NCAA Division II or NAIA Tennis
"I want to go to a big school, and I want to be a starter in a strong team."
Above is a typical statement by young tennis players who are looking to get a scholarship. Boys and girls alike, most of them emphasize that it's NCAA D-I tennis they have in mind. It is right there we then mention that college tennis is more than just one division. While some kids have heard of NCAA D-II, D-III, NAIA, and NJCAA, they are often surprised when it comes to availability of scholarship money in NCAA D-II and NAIA. "But what is the difference really between these two divisions when it comes to level of play?" is a common question we get.
That made us want to look a little closer into the actual difference. But how to best go about it? Do you compare the junior, college, or international rankings and tournament results of a selection of players? Or some of the dual matches, which have been played between NCAA and NAIA teams? All that does sound like a lot of work... Good thing the Universal Tennis Rating makes this comparison a lot easier and reliable. If you're not yet familiar with the UTR, here's a description of what it is the organization is offering to the tennis world:
UTRs range from 1.00 (beginners) to 16.50 (top professionals) and are calculated based on each player's last 30 match results for matches played within the last 12 months.
So, we started out by listing the Top 20 ranked teams in the NCAA D-II (Men's & Women's) and compared their rosters to the Top 20 ranked teams in the NAIA (Men's & Women's), on the basis of the final NCAA and NAIA rankings from May/June 2015.
Universal Tennis provides a "Power 6 Rating", which calculates the combined ratings of the 6 highest-rated players on the team. It's fair to assume those players represent the starting line-up. In a second step we then applied the top 20 teams' Power 6 rating instead of going through the UTRs of all players individually.
We had a pretty good idea of the level of play before, but it feels tons better to be able to get it backed up with solid and reliable data - see for yourself below:
On the men's side, the Top 20 NCAA D-II teams have an average combined Power 6 Rating of 73. In other words, the average player in a Top 20 team has a UTR of around 12.20. Compared to this, the NAIA Top 20 teams have an average combined rating of 67 or 11.20 per player.
A look at Gwinnett's (NAIA) 2014-15 schedule shows that they only fell short against Barry and Hawaii Pacific, while celebrating victories against all other NCAA D-II teams played. As many of you might be even more familiar with NCAA D-I levels, a comparison is in place to put it in the right context:
- NCAA D-I #1 ranked University of Virginia has a Power 6 Rating of 87. (#1 NCAA D-II Barry: 79, #1 NAIA Georgia Gwinnett: 80)
- NCAA D-I #20 Stanford has a rating of 83. (#20 NCAA D-II North Georgia: 69, #20 NAIA Belhaven: 61)
- Where would #1 Barry and Georgia Gwinnett be in the highest college division? According to the Power 6 Rating, Princeton is the highest ranked team (#35) with the same rating as #1 Barry (79), and University of San Diego the highest ranked team (#22) with the same rating as #1 Georgia Gwinnett (80).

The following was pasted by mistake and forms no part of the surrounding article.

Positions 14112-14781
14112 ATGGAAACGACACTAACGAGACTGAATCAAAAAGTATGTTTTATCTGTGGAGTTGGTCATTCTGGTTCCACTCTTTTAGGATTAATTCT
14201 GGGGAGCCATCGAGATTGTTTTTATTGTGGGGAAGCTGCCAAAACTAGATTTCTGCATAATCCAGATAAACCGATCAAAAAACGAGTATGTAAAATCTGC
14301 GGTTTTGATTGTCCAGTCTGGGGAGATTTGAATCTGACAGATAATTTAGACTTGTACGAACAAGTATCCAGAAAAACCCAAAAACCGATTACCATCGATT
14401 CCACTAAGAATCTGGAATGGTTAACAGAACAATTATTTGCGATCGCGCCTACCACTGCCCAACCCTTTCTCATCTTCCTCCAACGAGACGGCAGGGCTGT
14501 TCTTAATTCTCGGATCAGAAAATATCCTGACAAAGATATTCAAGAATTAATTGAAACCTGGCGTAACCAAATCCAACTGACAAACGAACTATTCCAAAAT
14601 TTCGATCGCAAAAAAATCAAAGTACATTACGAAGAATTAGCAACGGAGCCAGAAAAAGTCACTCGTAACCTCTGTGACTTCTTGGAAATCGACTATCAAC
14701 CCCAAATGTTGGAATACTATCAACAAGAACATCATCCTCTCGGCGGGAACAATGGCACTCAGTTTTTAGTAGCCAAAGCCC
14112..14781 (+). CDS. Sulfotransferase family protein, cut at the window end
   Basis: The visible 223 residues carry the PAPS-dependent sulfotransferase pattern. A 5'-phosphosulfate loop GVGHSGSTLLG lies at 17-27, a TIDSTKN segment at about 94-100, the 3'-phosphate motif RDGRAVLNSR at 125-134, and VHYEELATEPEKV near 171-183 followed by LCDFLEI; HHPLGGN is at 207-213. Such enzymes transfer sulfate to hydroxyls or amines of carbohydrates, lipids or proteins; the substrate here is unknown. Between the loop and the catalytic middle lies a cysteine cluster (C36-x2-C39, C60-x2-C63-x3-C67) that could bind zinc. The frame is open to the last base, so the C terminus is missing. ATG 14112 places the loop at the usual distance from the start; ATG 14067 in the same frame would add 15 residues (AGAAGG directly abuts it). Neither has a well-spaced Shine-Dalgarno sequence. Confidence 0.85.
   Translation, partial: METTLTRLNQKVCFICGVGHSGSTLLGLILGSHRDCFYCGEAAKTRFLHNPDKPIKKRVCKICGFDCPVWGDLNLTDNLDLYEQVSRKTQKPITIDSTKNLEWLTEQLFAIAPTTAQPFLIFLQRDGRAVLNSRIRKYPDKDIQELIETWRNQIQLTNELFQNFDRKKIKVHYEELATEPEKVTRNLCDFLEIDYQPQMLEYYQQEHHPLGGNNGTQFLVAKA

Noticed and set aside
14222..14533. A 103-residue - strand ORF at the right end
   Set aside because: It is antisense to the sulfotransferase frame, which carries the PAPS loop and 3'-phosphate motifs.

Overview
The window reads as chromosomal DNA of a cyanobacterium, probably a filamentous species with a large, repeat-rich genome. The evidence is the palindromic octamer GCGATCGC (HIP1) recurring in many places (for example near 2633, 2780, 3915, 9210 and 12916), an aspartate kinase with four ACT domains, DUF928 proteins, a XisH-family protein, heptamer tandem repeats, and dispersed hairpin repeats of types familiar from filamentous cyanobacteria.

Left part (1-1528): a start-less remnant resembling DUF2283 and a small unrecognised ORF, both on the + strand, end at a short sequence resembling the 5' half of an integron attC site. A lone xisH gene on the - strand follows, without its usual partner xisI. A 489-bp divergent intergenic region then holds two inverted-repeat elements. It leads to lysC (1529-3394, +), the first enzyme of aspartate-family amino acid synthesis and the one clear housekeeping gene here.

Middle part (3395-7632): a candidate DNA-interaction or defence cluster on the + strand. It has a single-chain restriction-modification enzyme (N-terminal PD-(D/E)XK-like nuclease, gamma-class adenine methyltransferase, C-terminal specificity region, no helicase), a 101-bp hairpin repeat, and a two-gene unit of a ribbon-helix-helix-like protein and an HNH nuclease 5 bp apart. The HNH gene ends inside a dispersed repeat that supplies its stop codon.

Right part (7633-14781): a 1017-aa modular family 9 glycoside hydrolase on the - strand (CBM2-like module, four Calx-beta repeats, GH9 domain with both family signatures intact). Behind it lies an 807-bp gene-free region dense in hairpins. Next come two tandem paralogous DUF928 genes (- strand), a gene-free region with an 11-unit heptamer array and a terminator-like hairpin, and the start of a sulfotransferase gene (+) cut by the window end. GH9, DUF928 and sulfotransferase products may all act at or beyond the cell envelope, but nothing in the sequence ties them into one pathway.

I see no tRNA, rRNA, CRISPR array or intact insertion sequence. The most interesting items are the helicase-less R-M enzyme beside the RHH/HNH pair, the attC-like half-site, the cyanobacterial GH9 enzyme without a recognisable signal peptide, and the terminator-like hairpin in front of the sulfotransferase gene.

On the women's side, the Top 20 NCAA D-II teams' average is a combined rating of 51. In other words, the average female player in a Top 20 team has a UTR of around 8.50. Compared to this, the NAIA Top 20 teams have an average team rating of 41 or 6.80 per player.
The two divisions' top teams met last February, and Armstrong walked off the court with a convincing 9-0 victory, supporting the picture the data draws. Again, we'll also compare the teams to D-I tennis:
- NCAA D-I #1 ranked Vanderbilt University has a rating of 68. (#1 NCAA D-II Armstrong: 64, #1 NAIA Auburn Montgomery: 53)
- NCAA D-I #20 Georgia Tech a combined rating of 63. (#20 NCAA D-II Sonoma State: 42, #20 NAIA LSU Alexandria: 35)
- Here again, what role would #1 Armstrong and Auburn Montgomery play in the highest college division? According to Universal Tennis, Texas Tech is the highest ranked team (#16) with the same rating as D-II #1 Armstrong (64), whereas NAIA #1 Auburn Montgomery would be unranked.
So what does this all tell us? It tells us that NCAA D-II men's and women's tennis is stronger than NAIA tennis. How much stronger? Well, that depends, but while the top ranked teams on the men's side are relatively close to each other, there is quite a gap on the women's side, which continues all the way down to lower ranked teams.
Prospective student-athletes should be aware of the various college choices. Part of this is knowing about the different divisions. Not every player is D-I material, and that's totally fine. There's so much great tennis taking place in "Small College" Tennis. Get a UTR, compare yourself to the level of play of different teams, sign up for free on Smarthlete - the tennis recruiting platform, and contact the right coaches looking for players with your rating.
Let's find out together whether you're future is in D-I, D-II, NAIA or any of the other college tennis divisions!
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